It is important for cultural industries and creators because it offers them an international environment that fosters a dynamic exchange of their works.
    This will protect the many programs that the government has in place to support our artists and creators. These programs include the Canada Council for the Arts which, I am pleased to remind the House, received $15 million in additional funding in the budget. This is a concrete contribution. This is not an empty promise aimed at little more than for political gain.
    As I look at the hon. member's motion, I am somewhat taken aback by how timid it is, how little it thinks of Canadian artistic abilities. The motion seems always to call for restrictions and protection, but nowhere does it rise to a vision of the future, nowhere does it see a place for Canadian cultural to expand in the world.
    One of the major principles in the UNESCO convention is that we should share our culture, the conviction that the world's culture will only benefit from diversity. The government will act to strengthen our cultural position in the world. It will not simply bolt the doors and live in darkness.
    This motion carries with it a vision of stagnation. The hon. member wants to freeze our cultural policies in the past. By doing that, he will freeze our artists, and one thing that we do know about art is it cannot stand stagnation.
    That is why I urge all members to oppose this motion and not deny the government the freedom guaranteed by the UNESCO convention on the protection and promotion of diversity of cultural expressions.
    The government has proven its commitment to the arts. The government will continue to act to defend and strengthen Canada's arts community, to do what we need to create new policies where this motion ties us down to the same tired, old ideas of the party opposite.
    It is a sad irony that the hon. member should present this backward-looking motion under cover of the UNESCO convention which does so much to free government to act.
    Let me say again as I finish, that the motion, as written by the hon. member, would do nothing to protect Canada's culture and would probably do great damage to it in the future.


    Mr. Speaker, I listened with great interest to the parliamentary secretary. She began by suggesting the motion was too timid, which would suggest also that there was really no reason to oppose it other than it could have been a little stronger. Then she began to suggest that specific components of the motion were restrictive or were going to produce stagnation. I am wondering, as I look at the bottom part of the motion in terms of:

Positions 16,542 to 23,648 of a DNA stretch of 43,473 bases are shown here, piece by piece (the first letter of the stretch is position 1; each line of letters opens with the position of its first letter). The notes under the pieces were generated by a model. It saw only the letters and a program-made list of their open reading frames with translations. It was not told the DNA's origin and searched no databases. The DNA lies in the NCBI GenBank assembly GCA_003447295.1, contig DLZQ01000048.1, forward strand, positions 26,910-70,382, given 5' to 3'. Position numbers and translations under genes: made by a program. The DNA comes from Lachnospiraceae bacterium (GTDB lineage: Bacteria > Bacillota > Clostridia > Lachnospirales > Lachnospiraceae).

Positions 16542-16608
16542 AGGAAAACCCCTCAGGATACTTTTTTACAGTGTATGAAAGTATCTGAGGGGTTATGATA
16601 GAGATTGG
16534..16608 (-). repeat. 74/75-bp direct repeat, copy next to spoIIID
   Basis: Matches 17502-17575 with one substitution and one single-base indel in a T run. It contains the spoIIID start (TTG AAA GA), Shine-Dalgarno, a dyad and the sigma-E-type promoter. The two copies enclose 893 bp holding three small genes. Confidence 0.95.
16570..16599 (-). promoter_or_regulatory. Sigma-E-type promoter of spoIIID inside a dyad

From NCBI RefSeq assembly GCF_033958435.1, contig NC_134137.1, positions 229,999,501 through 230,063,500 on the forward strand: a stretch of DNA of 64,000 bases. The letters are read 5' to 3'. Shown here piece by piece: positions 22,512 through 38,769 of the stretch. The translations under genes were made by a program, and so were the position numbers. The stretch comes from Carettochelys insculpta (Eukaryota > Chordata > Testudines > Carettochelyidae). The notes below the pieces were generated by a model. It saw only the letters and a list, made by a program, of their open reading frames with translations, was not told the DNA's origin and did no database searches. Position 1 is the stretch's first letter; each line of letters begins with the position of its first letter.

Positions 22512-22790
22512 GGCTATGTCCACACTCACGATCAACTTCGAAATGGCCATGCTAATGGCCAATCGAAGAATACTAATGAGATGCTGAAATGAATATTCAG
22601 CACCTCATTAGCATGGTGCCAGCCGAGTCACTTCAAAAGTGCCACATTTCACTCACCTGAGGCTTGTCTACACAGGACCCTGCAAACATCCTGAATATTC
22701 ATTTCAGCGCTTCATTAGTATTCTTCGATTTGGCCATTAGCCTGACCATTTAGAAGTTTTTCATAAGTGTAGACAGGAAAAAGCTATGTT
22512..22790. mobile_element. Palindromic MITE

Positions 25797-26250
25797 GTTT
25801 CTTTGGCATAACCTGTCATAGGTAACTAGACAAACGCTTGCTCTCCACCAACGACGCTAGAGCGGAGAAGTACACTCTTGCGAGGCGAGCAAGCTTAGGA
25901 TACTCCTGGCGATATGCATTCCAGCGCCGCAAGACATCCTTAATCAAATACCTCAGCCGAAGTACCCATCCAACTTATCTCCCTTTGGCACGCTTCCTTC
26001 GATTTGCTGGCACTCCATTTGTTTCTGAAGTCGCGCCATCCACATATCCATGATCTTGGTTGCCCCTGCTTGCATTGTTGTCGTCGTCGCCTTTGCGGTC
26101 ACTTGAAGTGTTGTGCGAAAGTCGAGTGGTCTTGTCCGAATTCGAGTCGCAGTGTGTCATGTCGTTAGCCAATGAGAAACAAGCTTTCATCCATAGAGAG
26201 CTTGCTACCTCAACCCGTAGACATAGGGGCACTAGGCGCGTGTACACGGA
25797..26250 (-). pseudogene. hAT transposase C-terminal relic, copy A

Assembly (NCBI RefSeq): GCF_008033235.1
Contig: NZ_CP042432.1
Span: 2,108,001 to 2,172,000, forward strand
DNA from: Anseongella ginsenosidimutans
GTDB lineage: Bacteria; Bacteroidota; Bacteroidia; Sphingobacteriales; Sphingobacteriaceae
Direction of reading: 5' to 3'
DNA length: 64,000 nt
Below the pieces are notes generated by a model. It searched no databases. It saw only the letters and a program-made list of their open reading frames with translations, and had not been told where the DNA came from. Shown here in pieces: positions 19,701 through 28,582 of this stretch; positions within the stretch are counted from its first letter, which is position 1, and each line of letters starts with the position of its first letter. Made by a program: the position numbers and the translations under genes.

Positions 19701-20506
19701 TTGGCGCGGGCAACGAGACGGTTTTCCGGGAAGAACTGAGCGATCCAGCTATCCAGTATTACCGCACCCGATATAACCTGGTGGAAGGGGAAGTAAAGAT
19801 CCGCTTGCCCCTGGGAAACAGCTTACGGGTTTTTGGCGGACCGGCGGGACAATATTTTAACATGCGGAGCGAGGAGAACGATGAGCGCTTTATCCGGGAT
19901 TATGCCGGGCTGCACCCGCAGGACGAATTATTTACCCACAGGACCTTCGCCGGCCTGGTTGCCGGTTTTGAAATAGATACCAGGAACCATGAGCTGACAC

(a) existing Canadian cultural content requirements; (b) current restrictions on foreign ownership in the cultural sector; and (c) financial support for public broadcasting--
    Which specific elements does she object to and how would she replace them with words which would be less timid or stagnating or whatever else? Would she give us some specifics?
    Mr. Speaker, it is quite clear what I meant by stagnation. We cannot be protectionist with borders surrounding our cultural artists and creators. If we begin closing doors, we will not allow them to be free with their artistic and cultural work. We must recognize the realities of the new world and the new technologies that were mentioned earlier, new technologies and new delivery platforms.
    We must believe that the Canadian cultural content requirements, as written in this motion, would limit the ability to ensure that the cultural content requirements could be adjusted to meet the changing realities of many sectors. These sectors are changing and they will have to meet the new realities.
    I heard members speak earlier about the CBC and I thought that it, too, did have a place in our culture. Then in Saskatchewan in particular, when it did not broadcast the brier properly, it lost that respect. We thought nobody should take the brier away from our Saskatchewan viewers. Who did it? This CBC that we are trying to protect. We might as well have given it to CTV and let CTV show us how to broadcast a brier for the viewers.
    So I do not really think that by having this motion to restrict it is the way to go. We have to show some innovative and new ideas. That is what we are all about. We have a vision and that is to cut loose.


    Mr. Speaker, I am somewhat stunned by the words of my colleague from the Conservative Party. I say to myself that there must remain an old Conservative attitude, which for us Quebeckers and for French speakers in Canada means a certain lack of respect.